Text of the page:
Marathon Des Sables (MDS) Peru: snake


I am literally running out of my own skin and parts of my body are falling apart. Lips and toes stopped being one piece few days ago and their nudity already is new norm and weird piece of art, which will remind me about this journey long after it will be done. This is the moment, when being the snake, sounds like amazing option – able to shed the skin and run hurtless.

However, nothing is painless at #MDS and everyone pays his own price. Blisters, headaches, vomiting and peeing blood are the symptoms, which almost everyone suffers. Dehydration, high core temperature and heat stroke are things what MDS’ers risk here each day and not being snakes they can’t transfer heat into energy. But medical crew can and each day they heal hundreds of runners and prepare them for more pain next day. Those who survive the stage come back and do it over and over again – ultras just simple like suffering.

However people in the camp step by step are changing, talks becoming louder, smiles getting bigger and laugh just confirms that just one day stage left to become the real desert snake!


Marathon Des Sables (MDS) Peru: simple life


At Marathon Des Sables campsites we are living like a big family and it has its own charm. Somebody is eating and somebody is farting at the same time in front of you. However, it is new reality and norm that anybody gets angry or frustrated. We are definitely building something unique here, as being almost 24/7 all together is not just about recovery and running. Most likely those difficulties, disappearance of privacy and shame are the things, which makes our relations so special. It should be similar to high mountain expeditions and though I have never done one myself, feeling that instead of fighting cold and snow we are fighting heat and sand as well as unpredictable human factor in very stressful daily situations with a lot of unknowns. The only difference is that we do it with total strangers, whom we met in bivouac Zero for the first time.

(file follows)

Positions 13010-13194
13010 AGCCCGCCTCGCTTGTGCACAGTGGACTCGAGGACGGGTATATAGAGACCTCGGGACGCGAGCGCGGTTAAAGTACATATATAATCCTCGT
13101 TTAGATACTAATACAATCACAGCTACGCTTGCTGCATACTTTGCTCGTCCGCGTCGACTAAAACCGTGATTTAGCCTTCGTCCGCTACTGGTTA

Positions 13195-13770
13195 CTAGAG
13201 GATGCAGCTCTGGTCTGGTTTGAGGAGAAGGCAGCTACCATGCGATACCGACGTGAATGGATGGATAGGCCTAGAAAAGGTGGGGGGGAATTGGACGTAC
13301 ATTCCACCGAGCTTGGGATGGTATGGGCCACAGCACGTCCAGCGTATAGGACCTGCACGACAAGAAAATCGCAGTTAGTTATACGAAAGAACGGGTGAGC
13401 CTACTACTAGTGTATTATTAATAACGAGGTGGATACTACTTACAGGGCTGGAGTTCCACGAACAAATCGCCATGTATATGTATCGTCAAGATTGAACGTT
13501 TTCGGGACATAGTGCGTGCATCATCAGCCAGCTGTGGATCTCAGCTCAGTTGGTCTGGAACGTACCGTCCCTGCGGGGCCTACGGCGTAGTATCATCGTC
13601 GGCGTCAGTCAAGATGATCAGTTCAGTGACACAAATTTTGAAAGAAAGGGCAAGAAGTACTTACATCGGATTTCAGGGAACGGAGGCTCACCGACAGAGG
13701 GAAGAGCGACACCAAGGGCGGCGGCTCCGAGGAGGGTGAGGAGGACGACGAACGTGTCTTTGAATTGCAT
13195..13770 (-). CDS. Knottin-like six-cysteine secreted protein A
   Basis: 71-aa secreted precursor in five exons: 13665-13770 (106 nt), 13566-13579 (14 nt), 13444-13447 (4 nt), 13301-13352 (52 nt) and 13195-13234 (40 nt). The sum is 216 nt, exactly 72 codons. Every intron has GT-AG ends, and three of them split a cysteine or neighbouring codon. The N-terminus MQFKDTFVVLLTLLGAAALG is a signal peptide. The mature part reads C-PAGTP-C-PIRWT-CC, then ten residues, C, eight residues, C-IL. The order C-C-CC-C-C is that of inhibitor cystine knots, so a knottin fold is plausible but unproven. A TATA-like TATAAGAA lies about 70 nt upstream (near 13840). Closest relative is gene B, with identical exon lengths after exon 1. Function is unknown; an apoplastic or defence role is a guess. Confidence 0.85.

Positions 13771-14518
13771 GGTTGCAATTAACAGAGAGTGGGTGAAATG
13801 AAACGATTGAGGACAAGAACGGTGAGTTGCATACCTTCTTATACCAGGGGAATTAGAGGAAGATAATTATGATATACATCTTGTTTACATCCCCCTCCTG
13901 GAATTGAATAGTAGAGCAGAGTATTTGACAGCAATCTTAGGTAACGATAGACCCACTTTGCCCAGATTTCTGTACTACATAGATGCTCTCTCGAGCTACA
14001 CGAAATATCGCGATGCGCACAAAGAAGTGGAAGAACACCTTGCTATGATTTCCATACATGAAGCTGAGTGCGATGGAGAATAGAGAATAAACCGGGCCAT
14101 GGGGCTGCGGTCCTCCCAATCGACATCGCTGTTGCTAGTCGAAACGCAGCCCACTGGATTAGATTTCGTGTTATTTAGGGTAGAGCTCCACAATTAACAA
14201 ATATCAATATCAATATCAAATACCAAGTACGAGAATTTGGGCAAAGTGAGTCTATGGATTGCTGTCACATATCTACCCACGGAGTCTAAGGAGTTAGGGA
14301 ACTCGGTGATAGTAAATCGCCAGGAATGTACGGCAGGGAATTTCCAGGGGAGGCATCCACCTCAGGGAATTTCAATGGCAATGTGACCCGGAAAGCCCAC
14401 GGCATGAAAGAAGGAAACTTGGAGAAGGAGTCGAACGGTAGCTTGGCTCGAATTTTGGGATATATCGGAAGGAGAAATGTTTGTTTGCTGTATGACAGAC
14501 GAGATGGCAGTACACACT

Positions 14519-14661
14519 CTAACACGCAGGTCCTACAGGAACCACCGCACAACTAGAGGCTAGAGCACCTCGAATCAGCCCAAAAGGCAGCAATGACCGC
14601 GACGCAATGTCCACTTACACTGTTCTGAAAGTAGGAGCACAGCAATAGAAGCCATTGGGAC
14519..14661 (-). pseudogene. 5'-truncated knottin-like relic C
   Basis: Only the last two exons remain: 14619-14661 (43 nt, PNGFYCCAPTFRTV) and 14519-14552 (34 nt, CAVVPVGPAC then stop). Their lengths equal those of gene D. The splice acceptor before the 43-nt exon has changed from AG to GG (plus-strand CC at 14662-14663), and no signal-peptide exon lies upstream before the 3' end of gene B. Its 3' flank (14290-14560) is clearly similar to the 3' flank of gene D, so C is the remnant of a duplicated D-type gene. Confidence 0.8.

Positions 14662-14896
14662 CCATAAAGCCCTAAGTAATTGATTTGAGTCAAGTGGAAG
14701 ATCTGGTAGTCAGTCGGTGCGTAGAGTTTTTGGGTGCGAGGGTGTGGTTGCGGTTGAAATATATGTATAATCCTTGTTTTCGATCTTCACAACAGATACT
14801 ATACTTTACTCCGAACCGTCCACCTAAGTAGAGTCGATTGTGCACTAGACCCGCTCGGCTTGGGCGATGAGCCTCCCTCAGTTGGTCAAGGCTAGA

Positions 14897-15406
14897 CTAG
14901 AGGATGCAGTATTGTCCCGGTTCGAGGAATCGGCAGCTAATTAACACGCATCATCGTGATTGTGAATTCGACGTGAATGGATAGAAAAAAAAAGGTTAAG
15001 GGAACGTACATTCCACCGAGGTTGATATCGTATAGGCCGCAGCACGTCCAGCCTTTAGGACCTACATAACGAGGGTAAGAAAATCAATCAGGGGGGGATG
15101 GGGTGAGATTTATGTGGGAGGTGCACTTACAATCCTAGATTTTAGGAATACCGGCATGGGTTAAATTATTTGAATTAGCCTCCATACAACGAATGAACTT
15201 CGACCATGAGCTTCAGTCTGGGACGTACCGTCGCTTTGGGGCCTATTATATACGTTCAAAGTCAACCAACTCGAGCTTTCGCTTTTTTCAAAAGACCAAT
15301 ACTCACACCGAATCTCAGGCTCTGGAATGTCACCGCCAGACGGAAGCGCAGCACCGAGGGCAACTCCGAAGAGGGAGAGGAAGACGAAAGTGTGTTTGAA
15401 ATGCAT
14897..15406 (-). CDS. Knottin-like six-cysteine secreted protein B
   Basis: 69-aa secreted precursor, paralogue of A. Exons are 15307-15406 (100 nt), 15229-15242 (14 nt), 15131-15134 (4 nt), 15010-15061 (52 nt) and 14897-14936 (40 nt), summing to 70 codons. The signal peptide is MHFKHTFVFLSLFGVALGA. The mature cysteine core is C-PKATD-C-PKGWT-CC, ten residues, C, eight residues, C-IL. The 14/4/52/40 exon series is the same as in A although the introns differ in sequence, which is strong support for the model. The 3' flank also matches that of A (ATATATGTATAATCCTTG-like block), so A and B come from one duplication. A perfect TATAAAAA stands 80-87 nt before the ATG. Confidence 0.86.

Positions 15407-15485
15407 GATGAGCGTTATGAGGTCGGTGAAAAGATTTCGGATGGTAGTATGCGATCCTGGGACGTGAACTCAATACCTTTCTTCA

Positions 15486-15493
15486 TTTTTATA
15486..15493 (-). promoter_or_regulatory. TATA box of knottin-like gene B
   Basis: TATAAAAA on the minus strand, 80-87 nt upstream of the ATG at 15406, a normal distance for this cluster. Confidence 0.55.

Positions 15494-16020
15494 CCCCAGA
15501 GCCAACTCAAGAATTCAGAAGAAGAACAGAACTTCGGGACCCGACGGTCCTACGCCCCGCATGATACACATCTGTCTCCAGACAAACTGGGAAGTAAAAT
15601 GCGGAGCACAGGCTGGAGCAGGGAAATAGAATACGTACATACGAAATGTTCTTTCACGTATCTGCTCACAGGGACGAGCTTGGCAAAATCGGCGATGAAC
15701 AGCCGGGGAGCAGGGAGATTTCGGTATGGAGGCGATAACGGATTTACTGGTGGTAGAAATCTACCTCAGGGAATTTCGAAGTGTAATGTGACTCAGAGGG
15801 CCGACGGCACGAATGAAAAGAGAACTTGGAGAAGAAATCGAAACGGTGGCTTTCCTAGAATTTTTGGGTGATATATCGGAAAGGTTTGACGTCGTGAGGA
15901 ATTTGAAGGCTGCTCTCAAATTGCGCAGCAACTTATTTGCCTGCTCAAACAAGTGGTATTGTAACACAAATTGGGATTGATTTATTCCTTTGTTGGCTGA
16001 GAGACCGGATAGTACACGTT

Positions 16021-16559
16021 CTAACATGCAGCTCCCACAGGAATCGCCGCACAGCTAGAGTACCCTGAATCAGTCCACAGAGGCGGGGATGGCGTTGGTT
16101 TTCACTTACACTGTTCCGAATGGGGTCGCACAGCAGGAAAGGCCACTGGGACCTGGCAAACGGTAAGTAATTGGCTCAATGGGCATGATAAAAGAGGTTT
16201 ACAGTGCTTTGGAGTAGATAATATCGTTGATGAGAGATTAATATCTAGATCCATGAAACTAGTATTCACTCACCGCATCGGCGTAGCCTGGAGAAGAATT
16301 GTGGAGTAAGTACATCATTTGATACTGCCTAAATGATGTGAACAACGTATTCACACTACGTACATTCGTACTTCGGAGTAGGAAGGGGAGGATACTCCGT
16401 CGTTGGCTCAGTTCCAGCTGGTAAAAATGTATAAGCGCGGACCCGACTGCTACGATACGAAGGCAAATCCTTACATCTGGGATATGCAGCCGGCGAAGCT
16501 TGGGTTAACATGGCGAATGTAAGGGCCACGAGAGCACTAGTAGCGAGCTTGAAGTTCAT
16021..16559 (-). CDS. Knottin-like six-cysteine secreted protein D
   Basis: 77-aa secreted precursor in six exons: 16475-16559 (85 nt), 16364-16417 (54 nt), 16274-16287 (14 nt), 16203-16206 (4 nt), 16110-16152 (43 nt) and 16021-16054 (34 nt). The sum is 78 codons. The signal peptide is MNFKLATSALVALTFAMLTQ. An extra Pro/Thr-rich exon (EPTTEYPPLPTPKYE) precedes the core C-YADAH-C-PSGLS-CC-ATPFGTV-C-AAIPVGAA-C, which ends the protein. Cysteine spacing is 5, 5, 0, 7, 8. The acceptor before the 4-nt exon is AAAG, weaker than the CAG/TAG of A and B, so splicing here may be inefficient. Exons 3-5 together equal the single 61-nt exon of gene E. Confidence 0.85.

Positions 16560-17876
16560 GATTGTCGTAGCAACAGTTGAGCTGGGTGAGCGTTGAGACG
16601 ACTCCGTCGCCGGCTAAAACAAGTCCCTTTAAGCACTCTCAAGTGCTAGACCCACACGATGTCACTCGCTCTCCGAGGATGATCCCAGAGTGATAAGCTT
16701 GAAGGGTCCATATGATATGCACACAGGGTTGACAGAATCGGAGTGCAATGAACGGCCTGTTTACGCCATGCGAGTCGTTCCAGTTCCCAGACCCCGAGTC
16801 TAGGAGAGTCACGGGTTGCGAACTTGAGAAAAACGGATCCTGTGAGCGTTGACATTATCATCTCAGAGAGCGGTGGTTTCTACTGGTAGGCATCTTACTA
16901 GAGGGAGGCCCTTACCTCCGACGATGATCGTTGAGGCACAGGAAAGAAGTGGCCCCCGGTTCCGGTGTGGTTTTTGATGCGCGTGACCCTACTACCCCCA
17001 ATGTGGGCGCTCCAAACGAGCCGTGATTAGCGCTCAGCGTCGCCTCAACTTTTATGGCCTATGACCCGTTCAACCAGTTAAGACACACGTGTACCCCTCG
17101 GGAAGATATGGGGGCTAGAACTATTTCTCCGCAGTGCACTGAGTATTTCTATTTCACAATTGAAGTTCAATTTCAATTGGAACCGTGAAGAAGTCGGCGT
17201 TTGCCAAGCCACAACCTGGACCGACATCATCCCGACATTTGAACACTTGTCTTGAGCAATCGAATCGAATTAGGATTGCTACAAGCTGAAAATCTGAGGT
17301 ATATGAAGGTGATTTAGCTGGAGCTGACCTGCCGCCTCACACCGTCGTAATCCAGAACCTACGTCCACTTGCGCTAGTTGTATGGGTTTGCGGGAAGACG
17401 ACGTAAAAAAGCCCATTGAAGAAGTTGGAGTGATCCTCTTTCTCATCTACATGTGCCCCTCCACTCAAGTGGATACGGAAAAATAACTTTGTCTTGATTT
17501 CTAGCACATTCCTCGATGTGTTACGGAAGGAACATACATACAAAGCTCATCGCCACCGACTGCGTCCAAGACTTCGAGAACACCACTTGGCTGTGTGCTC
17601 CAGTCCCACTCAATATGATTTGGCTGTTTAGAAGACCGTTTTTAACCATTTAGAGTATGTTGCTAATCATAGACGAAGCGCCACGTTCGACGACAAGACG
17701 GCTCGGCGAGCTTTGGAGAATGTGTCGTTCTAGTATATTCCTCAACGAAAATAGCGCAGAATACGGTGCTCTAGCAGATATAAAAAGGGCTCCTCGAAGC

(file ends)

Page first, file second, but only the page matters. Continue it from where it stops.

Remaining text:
Big brood of strangers is divided into the cells which consists of 4 to 5 tents with their own stories and colourful personalities, so build the good and supportive team takes time. I live with Ozzie, Mauritian, Japanese and the Cow. I would say we are one of the most international cells and Cow being the most interesting from the rest of group. Though being Japanese he clearly doesn’t have nationality. Seems that running with super warm cow costume in the desert with heat reaching up to +40C is the essence of his life. Although it is a bit weird and I am a bit unsure that he will be able to finish all the stages, probably he the best got idea of life. Life is simple and just we make it too complicated. Furthermore, everyone here with his own reason and though reasons differ, most of the runners want this simplicity in their complicated or super busy lives. Very likely deep inside most of them a super jealous to Cow, who found meaning of life just being the one

Marathon des Sables (MDS) Peru: lessons learned


Heat and sand creates miracles in the desert, sadly mine wasn’t so sexy today. Remember while ago I was writing about magic of never? Guess what, #MDS surprised me with another one.

Today I was puking my guts out on the way to the first stage finish line and even wondered how good runner I am as was chicked and passed by few elderly gents. Tried desperately to keep up with them, but had no chance doing so. The more I tried to stay hydrated the more water I have been loosing, the faster I tried to push myself forward, the slower I have been moving. Battle was lost and the only hope left was not making hydration situation even worse and dangerous in those extreme heat conditions. Mitigation of expectations is must in the races like this and the better own manager you are the better race outcome is. This time it was as low as no matter what reach the finish line, but to do that I needed #hydrateordie.